Tuesday, 23 September 2014

Noctomb - Obulus for Charon (Album Review)

Obulus for Charon cover art

Album Type - Full Length
Label - Primitive Ways Records
Release Date - October 1, 2014

The Band

Matt Couchon- Bass
Nathan Stokes- Guitar/Vocals
Patrick Cotter - Drums

Obulus for Charon” Tracklisting

1. Bokor 4:20
2. Kraken 3:16
3. Spectral Figures 2:39
4. Obulus for Charon 6:44
5. Illusions 3:33
6. Soulrot 6:51
7. Beethoven’s Butcher 7:23

Album Review

In recent years Raleigh, North Carolina has become one of those small American cities that’s become a destination for a bizarre mix of people, everyone from musicians, to business opportunists, to rural weirdos who are better off in an urban setting as opposed to the southern shitholes where they grew up. Although the college/indie rock scene has been a prevalent factor in Raleigh for awhile, in recent years there has been an undeniable heaviness rearing its ugly head from the city’s underground. Whether or not this due to the lingering legacy of legendary Raleigh bands like Corrosion of Conformity, or an anti-reaction to the abundance of jangly college rock, may never truly be known, but it really doesn’t matter. When you have a band like Noctomb, a power trio who emerged from the underground and began laying waste to Raleigh locals with their blackened doom/crust, all that matters is the music itself, not its history nor how it came to be. It’s a surefire sign that there is an underlying darkness to every light.

Noctomb’s newest album, “Obulus for Charon,” is the latest release from the stellar label, Primitive Ways Records, (whose excellent tagline is “Life is too short. Don’t fuck to bad music.”) Noctomb’s brand of heaviness is for those who like their metal filthy, furious, and misanthropic. They’re definitely a band who will resonate with both the sludge crowd and the black metal crowd. “Obulus for Charon” is a seven-song deathride with surging riffs, gnarled vocals, and dissonant chords that will transform into a black metal pummel-fest at the drop of a dime. Album opener, “Bokor,” starts things off with a Melvins-heavy chord progression that quickly whips into an icy fury. You will immediately hear that Noctomb is a band who knows how to maximize their three-piece instrumentation. The album features lots of fast, spidery riffing, which is sure to delight the black metal lovers, but for my money Noctomb shines best when they’re laying it down slow and low. One of the album’s stronger tracks, “Kraken,” features seriously crushing doom riffs and a killer vocal line. It’s a masterfully well written song. It will be hard not to raise your fist and growl along. “Soulrot” is another tune that follows this stygian path into darkness. All in all, there is not a dull moment on the record. Noctomb’s greatest success with this album is in giving their listeners a filler-free experience of what the band has to offer. Death, doom, and destruction by the score.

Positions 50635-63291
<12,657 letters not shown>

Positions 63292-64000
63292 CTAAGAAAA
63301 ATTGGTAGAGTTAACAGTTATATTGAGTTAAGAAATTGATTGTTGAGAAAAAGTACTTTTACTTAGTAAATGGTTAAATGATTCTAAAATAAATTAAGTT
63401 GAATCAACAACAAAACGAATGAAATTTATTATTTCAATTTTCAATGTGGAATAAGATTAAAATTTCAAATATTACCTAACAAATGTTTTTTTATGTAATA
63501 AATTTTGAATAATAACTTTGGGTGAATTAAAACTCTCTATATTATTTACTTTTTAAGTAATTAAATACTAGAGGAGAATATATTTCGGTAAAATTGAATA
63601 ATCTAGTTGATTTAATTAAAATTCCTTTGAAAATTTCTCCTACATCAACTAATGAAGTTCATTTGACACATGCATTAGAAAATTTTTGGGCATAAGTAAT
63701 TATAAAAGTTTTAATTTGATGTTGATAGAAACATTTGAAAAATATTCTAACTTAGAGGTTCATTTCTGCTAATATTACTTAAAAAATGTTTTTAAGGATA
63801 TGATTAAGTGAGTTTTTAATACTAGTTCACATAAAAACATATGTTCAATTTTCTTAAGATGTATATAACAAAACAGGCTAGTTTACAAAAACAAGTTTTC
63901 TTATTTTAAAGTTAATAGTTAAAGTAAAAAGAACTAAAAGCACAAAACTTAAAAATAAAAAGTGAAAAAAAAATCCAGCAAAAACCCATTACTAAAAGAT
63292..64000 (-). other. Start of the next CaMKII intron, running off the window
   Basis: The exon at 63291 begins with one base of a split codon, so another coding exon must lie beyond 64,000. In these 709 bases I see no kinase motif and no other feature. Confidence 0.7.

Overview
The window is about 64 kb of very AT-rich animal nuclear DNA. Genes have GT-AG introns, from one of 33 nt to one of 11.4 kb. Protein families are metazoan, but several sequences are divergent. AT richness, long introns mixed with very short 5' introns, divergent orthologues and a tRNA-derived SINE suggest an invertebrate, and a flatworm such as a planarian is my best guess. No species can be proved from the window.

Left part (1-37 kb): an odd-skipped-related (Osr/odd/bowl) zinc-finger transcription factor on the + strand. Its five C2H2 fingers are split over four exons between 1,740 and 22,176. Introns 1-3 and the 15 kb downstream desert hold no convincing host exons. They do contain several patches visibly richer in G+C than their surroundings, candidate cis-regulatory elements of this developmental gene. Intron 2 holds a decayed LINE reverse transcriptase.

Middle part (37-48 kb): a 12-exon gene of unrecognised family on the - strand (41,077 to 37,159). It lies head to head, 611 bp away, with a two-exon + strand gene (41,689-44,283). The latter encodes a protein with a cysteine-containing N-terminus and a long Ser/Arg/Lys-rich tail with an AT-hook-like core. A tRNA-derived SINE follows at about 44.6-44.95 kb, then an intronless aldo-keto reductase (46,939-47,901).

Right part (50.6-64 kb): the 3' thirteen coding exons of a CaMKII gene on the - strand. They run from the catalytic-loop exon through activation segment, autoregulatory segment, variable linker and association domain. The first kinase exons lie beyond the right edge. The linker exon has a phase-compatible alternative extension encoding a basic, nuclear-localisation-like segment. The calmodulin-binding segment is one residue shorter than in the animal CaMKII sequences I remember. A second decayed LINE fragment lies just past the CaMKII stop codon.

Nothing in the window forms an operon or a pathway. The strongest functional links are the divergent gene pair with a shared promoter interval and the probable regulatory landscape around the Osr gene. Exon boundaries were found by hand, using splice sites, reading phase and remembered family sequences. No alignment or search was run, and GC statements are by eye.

For a band that operates primarily on a local, DIY level, Noctomb is off to an impressive start with this thunderous debut. “Obulus for Charon” is a highly recommended album for listeners looking for the perfect band to bridge the gap between heavy stoner sludge and icy metalcore. Noctomb will soon be celebrating the release of “Obulus for Charon” with a hometown show in Raleigh, but they are a band who is plenty good enough to branch out of the Raleigh underground, and they certainly deserve to be heard by a mass audience.

You can pick up a copy here.

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Written by Erik Sugg